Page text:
• Geranium
  • Shasta daisy
  • Milkweed
  • Spider wort
  • Catmint
  • Anise hyssop
  • Passion flower
  • Hydrangea
  • Azalea
  • Mountain mint
  • Goldenrod
  • Joe-Pye weed
  • Butterfly bush
  • Salvia
  • Dogwood
  • Violet

Glass Bird Baths Have Arrived!

There are many ways besides flowers to add color to your garden. Garden Supply Co has just gotten in some lovely colored glass bird baths. As the leaves turn in the next couple months, these bird baths will stay as a vibrant pop of color in your outdoor space. Not only are they beautiful, but they are also functional. Bird watchers will love watching birds stop by for a refreshing dip in one of these interesting bird baths.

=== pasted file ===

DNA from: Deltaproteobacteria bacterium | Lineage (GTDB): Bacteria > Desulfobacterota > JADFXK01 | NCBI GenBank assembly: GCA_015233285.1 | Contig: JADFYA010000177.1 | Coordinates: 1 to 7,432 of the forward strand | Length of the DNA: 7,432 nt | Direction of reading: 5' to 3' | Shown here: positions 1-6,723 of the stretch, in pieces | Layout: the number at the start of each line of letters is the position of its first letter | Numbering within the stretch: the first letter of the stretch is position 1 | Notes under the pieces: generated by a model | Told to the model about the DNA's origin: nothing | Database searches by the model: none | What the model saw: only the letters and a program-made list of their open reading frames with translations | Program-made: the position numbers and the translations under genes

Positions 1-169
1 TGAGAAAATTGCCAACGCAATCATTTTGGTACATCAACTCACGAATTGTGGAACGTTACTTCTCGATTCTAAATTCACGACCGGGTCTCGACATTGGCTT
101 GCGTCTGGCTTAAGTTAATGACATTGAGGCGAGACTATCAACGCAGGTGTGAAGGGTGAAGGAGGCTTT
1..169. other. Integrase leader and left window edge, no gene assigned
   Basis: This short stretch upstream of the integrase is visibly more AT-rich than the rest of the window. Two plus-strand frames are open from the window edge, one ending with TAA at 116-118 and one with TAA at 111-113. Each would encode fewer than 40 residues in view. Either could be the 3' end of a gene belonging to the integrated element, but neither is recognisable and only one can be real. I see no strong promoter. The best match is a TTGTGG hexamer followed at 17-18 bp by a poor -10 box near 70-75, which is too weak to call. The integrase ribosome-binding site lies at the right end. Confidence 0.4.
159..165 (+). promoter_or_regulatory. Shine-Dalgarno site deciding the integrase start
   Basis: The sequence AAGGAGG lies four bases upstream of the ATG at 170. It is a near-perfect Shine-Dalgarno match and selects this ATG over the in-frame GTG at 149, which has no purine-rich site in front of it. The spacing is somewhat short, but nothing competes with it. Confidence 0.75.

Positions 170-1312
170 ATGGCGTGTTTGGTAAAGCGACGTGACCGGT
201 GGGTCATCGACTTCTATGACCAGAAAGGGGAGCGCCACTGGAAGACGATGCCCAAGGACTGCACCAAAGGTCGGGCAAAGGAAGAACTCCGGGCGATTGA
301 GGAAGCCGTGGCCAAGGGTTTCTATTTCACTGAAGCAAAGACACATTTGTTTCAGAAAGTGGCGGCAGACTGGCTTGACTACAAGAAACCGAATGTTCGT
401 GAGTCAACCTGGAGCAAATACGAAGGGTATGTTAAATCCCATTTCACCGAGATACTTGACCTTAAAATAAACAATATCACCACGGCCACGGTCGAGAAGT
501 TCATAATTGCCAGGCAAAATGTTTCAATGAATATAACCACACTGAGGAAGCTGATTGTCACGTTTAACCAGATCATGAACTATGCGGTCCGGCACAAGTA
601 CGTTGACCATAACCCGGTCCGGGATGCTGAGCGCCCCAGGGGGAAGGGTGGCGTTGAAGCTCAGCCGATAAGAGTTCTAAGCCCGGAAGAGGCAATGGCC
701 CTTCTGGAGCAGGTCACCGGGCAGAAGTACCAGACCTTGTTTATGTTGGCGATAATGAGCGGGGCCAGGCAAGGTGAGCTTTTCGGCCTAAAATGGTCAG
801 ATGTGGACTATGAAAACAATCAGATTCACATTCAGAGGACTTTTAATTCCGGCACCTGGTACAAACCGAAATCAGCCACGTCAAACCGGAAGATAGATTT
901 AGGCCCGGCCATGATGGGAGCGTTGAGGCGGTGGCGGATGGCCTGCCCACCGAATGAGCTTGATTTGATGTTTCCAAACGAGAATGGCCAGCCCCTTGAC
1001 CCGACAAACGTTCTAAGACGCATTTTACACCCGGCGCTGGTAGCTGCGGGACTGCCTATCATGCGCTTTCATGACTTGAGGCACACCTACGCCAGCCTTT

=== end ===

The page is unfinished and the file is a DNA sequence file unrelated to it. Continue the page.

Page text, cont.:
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This Tiffany inspired bird bath is sure to add elegance to your space along with an old-world touch.

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This peacock pattern is sure to make your garden feel exotic.

Come by the store soon to check out these exciting additions to our inventory. They are sure to please.

Chalkboard Love

One of the latest home decor trends is the chalkboard. They are no longer just for schoolrooms, but they do evoke the nostalgia that many people associate with their days in class. Since they are associated with nostalgia, chalkboards add a vintage or retro touch to a space.

Chalkboards can be both functional and decorative so many people have adopted them. Their functional aspects are practically endless since you can so easily change the message. At the same time, chalkboards can be decorative because they come in so many different shapes, sizes, and designs.